Consider $\mathrm{SO}(5)$, or maybe $\mathrm{SO}(n)$ over your favorite locally compact non-Archimedian field of characteristic $0$. There are two interesting families of compact open subgroups. The first is those coming from the Moy-Prasad filtration. The second are the stabilizers of lattices. My question is as follows: is it the case that a lattice stabilizer is a subgroup of an arbitrary step in the Moy-Prasad filtration?

I know the top of the Moy-Prasad filtration is a maximial parahoric, which is known (by Gan-Yu) to be a subgroup of the stabilizer of a lattice. But I don't know much more than that.


Let $F$ be a non-archimedean locallly compact field (of odd residue characteristic). Let $G$ be a classical group attached to a non-degenerate (symmetric, symplectic, or hermitian) form on an $F$-space $V$. Let $G'={\rm Aut}_F(V)$, a general linear group. Then Bruhat and Tits proved (Bull. SMF 1987) that the building $X$ of $G$ embeds in the building $X'$ of $G'$ in a $G$-equivariant way, the image being the fixed point set of a certain involution. A lattice $L$ in $V$ corresponds to a point $x\in X\subset X'$. Therefore its stabilizer $G_L$ is the stabilizer of $x\in X$ in $G$. It follows that $G_L$ is non necessarily a parahoric subgroup of $G$, but that its connected component $G_L^0$ is a parahoric subgroup.

More generally we have the notion of a self dual lattice sequence in $V$. There are decreasing sequences of lattices satisfying a certain symmetry condition relative to the form defining $G$. To such a sequence $\Lambda$ one attaches :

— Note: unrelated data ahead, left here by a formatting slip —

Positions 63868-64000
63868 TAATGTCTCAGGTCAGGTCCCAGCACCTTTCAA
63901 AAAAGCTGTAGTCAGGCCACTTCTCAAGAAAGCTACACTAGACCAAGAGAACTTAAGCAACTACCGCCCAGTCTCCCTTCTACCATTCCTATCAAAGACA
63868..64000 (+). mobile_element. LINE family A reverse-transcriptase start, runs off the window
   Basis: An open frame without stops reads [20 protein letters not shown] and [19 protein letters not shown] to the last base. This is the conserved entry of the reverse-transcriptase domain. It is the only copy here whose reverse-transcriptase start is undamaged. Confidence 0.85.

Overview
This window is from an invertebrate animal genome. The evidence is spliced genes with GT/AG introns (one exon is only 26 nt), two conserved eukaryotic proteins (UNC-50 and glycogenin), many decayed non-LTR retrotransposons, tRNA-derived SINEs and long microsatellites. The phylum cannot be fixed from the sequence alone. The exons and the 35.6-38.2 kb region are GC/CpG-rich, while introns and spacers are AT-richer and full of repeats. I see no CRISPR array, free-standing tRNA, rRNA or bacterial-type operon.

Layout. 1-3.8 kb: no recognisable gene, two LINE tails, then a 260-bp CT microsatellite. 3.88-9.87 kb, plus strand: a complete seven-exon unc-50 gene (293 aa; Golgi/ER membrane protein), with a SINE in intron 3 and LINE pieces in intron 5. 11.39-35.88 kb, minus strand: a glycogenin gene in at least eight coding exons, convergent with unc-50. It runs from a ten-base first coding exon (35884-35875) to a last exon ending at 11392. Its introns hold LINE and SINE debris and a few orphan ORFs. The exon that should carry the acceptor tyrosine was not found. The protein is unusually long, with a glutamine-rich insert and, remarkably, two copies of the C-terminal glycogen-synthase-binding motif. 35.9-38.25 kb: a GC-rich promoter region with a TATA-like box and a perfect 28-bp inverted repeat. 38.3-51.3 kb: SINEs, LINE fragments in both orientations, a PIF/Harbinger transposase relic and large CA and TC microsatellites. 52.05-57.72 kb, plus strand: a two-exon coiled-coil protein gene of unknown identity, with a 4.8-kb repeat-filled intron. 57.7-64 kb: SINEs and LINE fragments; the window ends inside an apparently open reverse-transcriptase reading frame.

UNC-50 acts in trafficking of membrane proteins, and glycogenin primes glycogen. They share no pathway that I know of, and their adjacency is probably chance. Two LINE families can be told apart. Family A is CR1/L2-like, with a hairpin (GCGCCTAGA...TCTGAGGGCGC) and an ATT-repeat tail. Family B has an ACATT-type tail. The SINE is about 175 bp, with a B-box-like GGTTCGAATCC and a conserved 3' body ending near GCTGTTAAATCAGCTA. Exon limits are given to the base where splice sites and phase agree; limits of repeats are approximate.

-- a point $x=x_\Lambda$ in $X$,

-- a filtration of the Lie algebra of G and a filtration of the parahoric subgroup attached to $x$.

It turns out that these filtrations are nothing other than the filtrations defined by Moy and Prasad. The proof is due to Bertrand Lemaire:

Lemaire, Bertrand Comparison of lattice filtrations and Moy-Prasad filtrations for classical groups. J. Lie Theory 19 (2009), no. 1, 29--54.

  • $\begingroup$ Hmm. It seems like the answer is "not really, but there is this other gadget that works". I'll see if I can get the other gadget to fit into some sort of global construction akin to the genus of a lattice, but I'm not optimistic. $\endgroup$ – Watson Ladd Feb 20 '18 at 18:57

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